Google Doodle honours Kitty O’Neil — legendary stunt driver and racer

Today marks the 77th birth anniversary of deaf American stuntwoman and actor Kitty O’Neil, who was once considered the ‘fastest woman in the world’

Updated - March 24, 2023 09:19 am IST

Published - March 24, 2023 08:12 am IST

Google on Friday celebrated the 77th birth anniversary of the legendary stuntwoman and actor Kitty O’Neil with a doodle depicting her in a yellow jumpsuit. The American, who was deaf since childhood, went on to become one of Hollywood’s most recognised stunt drivers.

O’Neil was also a racer and held the women’s absolute land speed record until 2019. In 1976, she drove a hydrogen peroxide-powered three-wheeled rocket car, which reached an average speed of 825.127 kmph, with a top speed of 999 kmph. The achievement garnered her the tag of the “fastest woman in the world”.

O’Neil was born in 1946 in Texas. When she was just a few months old, she contracted multiple diseases which left her deaf.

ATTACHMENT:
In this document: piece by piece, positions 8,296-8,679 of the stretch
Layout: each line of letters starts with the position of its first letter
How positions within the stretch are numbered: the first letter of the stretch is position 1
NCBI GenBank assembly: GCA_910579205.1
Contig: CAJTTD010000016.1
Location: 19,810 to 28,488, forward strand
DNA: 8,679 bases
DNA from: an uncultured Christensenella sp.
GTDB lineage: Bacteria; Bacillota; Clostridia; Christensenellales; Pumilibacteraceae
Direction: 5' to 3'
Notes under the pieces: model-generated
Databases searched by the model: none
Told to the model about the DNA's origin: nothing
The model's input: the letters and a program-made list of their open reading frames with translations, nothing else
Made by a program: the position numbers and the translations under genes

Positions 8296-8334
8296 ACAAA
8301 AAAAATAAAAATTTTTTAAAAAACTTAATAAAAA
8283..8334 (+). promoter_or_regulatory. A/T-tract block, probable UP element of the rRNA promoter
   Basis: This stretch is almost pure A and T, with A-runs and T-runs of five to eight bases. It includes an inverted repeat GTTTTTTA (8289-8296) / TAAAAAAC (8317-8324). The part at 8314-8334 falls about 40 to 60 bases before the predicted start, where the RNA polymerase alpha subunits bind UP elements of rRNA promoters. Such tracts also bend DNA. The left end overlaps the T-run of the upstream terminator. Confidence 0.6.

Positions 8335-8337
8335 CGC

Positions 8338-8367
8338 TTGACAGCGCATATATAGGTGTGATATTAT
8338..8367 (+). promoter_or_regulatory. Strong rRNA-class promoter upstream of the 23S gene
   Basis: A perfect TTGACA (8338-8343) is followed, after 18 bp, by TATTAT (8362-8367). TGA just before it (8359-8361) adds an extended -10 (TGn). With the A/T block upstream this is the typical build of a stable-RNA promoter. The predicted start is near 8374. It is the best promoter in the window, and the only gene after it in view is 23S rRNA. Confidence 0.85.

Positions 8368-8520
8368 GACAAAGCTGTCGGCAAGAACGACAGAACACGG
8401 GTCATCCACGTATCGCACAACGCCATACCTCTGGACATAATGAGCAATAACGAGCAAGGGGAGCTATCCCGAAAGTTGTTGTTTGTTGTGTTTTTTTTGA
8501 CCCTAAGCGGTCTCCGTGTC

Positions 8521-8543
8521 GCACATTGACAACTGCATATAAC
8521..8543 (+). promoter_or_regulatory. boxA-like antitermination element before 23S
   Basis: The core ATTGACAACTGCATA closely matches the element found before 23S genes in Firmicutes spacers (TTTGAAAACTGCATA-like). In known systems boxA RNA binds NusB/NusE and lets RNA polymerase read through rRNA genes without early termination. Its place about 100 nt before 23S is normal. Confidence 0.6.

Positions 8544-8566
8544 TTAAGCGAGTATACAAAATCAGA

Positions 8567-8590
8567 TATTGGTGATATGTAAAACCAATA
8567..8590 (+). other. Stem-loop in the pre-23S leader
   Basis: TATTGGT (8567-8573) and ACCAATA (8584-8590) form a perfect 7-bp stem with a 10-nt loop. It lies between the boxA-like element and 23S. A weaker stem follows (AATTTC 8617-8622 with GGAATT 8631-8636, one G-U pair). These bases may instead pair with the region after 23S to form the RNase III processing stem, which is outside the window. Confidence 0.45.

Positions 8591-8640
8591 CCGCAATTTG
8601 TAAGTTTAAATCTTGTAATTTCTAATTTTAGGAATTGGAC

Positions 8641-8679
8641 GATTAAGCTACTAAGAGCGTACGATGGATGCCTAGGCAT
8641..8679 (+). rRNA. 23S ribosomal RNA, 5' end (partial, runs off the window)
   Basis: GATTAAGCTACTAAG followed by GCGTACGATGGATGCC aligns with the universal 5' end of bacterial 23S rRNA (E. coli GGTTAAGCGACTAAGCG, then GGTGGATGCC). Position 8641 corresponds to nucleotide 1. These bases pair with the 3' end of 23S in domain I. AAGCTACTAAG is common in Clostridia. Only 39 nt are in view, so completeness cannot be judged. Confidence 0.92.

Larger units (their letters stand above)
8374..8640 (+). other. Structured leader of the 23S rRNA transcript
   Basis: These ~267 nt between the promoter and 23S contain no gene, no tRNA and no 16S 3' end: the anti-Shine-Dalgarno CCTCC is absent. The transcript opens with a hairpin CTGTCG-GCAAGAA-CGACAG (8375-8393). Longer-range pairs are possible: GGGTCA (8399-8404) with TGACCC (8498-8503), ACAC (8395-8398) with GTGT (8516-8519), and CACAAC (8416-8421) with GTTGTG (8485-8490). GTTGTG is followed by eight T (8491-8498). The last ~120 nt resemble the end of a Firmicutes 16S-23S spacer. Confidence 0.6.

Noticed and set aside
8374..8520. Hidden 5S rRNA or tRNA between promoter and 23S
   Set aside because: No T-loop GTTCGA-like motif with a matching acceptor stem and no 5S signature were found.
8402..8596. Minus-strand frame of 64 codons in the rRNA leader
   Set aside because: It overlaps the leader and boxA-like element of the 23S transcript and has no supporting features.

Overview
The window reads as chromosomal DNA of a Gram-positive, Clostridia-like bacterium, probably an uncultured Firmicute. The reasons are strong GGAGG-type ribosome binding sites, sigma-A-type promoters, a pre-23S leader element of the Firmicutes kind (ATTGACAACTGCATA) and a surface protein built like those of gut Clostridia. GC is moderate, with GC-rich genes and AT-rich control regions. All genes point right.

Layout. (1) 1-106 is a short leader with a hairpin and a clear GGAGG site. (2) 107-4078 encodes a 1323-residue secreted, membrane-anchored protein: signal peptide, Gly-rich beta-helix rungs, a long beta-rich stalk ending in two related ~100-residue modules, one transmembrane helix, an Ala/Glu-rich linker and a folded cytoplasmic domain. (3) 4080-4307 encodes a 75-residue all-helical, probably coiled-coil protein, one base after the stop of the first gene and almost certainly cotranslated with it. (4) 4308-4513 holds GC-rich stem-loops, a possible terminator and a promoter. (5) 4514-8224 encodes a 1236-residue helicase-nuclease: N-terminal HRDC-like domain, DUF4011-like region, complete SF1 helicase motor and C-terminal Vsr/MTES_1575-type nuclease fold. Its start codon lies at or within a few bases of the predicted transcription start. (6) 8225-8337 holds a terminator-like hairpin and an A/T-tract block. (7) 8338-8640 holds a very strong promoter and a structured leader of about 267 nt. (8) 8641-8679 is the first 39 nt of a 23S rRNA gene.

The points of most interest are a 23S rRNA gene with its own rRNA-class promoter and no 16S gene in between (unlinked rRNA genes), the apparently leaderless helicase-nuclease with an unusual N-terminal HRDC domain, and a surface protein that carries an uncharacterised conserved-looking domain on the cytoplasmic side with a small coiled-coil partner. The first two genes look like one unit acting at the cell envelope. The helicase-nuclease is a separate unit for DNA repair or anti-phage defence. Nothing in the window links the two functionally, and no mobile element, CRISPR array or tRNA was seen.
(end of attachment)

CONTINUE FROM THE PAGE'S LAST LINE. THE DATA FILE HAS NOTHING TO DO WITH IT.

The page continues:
“My mother pushed me to read lips,” she told People magazine in 1977, “but she didn’t push me in sports – I did that myself.”

As a teenager, she started off as a diver, winning Amateur Athletic Union diving championships, training with the famous diving coach Sammy Lee. But before the trials for the 1964 Olympics, she broke her wrist and contracted spinal meningitis, threatening her ability to walk. She would soon quit diving, but remained intent on continuing as a pro athlete.

When she set the women’s land speed record in 1976, she set her eyes on the men’s record too. But her sponsors would not allow her to break the overall record as it threatened the status quo — they wanted to reserve the feat for a male driver.

O’Neil performed as a stunt double in several movies and shows, most notably in the 1979 episode of the Wonder Woman TV series, in which she set a women’s high-fall record of 127 feet (39 m), which she would later break.

A biopic about O’Neil’s life, titled Silent Victory: The Kitty O’Neil Story, was released in 1979, essaying her land speed achievement.

O’Neil died in 2018 of pneumonia in South Dakota at age 72. In 2019, she received the Oscars in Memoriam award.

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